- Targeted synthetic DMARDs, including JAK inhibitors, target specific parts of the immune system to halt inflammation and inflammatory processes.
Talk to your healthcare provider to learn more about the latest available treatment options. They can share all the potential benefits and risks of changes to your treatment plan. They can also recommend lifestyle changes and the best ways to improve your outcomes.
Rheumatoid arthritis is a chronic disease without a cure. Fortunately, the condition is treatable and manageable. Treating RA aims to achieve the lowest possible disease activity or remission, minimize joint damage, and improve function and quality of life.
Treating RA involves an integrated approach that includes nondrug and drug options. Non-drug options for RA include physical and occupational therapies, lifestyle changes, and CAM therapies.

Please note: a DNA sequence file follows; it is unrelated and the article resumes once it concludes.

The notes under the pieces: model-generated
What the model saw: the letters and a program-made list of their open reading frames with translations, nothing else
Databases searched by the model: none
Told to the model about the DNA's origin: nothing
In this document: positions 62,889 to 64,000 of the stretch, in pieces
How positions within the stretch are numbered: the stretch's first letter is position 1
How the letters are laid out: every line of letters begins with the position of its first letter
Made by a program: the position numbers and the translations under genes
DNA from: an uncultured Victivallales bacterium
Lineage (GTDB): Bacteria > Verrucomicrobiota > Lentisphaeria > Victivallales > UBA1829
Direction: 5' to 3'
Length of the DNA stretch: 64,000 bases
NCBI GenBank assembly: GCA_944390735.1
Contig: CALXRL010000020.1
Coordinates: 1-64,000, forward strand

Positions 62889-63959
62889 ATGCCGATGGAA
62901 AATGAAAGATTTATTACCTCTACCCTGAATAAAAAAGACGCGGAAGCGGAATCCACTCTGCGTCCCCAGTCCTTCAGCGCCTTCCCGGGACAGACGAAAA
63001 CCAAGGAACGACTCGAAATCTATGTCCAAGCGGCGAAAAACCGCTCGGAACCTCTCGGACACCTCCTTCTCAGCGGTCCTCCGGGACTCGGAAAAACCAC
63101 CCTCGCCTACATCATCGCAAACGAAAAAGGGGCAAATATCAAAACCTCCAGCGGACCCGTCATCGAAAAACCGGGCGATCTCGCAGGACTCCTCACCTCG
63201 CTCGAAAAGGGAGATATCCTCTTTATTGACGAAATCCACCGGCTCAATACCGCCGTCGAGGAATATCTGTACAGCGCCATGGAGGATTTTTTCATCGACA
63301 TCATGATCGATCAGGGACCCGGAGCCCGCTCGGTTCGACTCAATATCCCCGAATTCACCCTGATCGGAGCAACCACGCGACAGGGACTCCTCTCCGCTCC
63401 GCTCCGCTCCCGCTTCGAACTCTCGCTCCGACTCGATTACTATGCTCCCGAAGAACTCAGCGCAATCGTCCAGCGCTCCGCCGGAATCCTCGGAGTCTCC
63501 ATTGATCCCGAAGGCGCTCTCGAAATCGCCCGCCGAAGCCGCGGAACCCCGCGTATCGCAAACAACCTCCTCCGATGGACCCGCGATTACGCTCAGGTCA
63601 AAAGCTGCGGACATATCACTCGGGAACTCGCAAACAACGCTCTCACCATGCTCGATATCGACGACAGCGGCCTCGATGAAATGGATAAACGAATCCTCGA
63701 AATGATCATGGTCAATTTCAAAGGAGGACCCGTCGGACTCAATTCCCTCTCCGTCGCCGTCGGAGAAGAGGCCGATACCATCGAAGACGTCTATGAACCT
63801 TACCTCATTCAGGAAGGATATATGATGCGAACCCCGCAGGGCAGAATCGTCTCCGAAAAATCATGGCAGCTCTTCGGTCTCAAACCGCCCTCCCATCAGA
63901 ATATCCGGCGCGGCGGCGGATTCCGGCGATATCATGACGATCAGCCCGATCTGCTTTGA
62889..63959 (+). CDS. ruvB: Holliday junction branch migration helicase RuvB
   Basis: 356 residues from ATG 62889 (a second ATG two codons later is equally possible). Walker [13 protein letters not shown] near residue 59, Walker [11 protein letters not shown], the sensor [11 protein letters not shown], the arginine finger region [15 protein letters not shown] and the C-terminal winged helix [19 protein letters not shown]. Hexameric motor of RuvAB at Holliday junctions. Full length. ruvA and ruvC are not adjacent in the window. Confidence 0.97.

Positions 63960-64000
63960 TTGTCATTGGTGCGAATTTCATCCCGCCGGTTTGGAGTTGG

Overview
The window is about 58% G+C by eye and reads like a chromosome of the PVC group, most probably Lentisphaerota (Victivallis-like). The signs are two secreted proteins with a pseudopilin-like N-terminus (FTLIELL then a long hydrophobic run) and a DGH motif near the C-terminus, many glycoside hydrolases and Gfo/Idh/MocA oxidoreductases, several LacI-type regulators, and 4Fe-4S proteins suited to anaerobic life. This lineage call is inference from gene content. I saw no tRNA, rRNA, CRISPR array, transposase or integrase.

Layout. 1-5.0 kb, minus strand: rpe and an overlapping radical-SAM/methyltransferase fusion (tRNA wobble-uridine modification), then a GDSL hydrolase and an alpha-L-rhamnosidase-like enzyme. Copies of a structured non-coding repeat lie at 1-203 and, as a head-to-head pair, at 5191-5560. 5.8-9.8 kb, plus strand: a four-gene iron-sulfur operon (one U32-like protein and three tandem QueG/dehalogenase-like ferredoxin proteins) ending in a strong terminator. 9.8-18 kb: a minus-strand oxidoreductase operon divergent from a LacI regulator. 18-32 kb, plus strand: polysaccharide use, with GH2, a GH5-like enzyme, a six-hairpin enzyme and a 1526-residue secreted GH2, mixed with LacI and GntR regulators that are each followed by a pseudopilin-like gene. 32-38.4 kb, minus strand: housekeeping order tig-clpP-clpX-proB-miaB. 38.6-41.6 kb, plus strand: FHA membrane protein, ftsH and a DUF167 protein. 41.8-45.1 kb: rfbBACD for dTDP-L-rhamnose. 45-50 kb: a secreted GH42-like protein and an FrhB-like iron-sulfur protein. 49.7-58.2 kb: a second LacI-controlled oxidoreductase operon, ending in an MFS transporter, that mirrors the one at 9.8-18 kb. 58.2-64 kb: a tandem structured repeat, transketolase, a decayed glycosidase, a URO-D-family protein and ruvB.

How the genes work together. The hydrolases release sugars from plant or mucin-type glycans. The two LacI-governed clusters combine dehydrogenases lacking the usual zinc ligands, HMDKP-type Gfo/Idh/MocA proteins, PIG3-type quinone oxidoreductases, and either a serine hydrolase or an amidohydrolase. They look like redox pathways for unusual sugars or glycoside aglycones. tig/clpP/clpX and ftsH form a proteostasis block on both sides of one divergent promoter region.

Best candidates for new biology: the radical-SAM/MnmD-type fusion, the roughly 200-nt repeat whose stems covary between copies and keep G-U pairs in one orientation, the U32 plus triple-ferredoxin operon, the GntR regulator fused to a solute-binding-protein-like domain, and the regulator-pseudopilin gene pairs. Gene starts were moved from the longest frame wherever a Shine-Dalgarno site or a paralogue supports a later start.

Drug treatment options include OTC and prescription pain relievers, non-biologic DMARDs, biologic DMARDs, corticosteroids, and JAK inhibitors. Surgery is considered a last resort treatment for managing severe RA in which joint damage and loss of function have occurred.
You will need to take medications to treat RA for the rest of your life. You must also manage disease flare-us to avoid joint damage and worsening symptoms. Manage flares with rest, some activity, diet, and corticosteroids.
Your healthcare provider can recommend treatment options based on your disease status and overall health. They can advise you on each treatment option’s potential benefits and risks. They can also recommend lifestyle changes to help improve treatment outcomes.